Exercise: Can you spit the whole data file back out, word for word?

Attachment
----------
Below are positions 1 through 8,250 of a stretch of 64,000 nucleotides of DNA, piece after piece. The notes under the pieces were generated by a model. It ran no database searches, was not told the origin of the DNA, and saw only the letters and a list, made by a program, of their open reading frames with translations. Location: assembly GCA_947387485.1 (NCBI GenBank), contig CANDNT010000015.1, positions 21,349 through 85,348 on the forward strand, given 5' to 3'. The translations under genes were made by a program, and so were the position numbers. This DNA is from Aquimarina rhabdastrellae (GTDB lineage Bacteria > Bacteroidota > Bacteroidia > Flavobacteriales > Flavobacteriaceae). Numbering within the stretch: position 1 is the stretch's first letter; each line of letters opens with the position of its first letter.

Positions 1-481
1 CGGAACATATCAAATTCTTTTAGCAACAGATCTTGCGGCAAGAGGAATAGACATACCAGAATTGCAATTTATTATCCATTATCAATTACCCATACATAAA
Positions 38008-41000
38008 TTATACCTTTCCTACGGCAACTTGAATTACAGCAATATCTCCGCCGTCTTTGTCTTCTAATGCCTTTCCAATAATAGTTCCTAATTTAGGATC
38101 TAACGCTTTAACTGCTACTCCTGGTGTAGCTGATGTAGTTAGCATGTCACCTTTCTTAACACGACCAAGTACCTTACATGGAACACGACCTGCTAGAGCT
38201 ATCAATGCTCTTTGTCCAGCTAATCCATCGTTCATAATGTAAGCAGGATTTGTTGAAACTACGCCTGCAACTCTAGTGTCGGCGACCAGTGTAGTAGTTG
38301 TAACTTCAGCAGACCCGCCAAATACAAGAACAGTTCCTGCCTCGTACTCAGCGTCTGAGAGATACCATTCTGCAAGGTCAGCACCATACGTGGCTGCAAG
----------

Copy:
Below are positions 1 through 8,250 of a stretch of 64,000 nucleotides of DNA, piece after piece. The notes under the pieces were generated by a model. It ran no database searches, was not told the origin of the DNA, and saw only the letters and a list, made by a program, of their open reading frames with translations. Location: assembly GCA_947387485.1 (NCBI GenBank), contig CANDNT010000015.1, positions 21,349 through 85,348 on the forward strand, given 5' to 3'. The translations under genes were made by a program, and so were the position numbers. This DNA is from Aquimarina rhabdastrellae (GTDB lineage Bacteria > Bacteroidota > Bacteroidia > Flavobacteriales > Flavobacteriaceae). Numbering within the stretch: position 1 is the stretch's first letter; each line of letters opens with the position of its first letter.

Positions 1-481
1 CGGAACATATCAAATTCTTTTAGCAACAGATCTTGCGGCAAGAGGAATAGACATACCAGAATTGCAATTTATTATCCATTATCAATTACCCATACATAAA
Positions 38008-41000
38008 TTATACCTTTCCTACGGCAACTTGAATTACAGCAATATCTCCGCCGTCTTTGTCTTCTAATGCCTTTCCAATAATAGTTCCTAATTTAGGATC
38101 TAACGCTTTAACTGCTACTCCTGGTGTAGCTGATGTAGTTAGCATGTCACCTTTCTTAACACGACCAAGTACCTTACATGGAACACGACCTGCTAGAGCT
38201 ATCAATGCTCTTTGTCCAGCTAATCCATCGTTCATAATGTAAGCAGGATTTGTTGAAACTACGCCTGCAACTCTAGTGTCGGCGACCAGTGTAGTAGTTG
38301 TAACTTCAGCAGACCCGCCAAATACAAGAACAGTTCCTGCCTCGTACTCAGCGTCTGAGAGATACCATTCTGCAAGGTCAGCACCATACGTGGCTGCAAG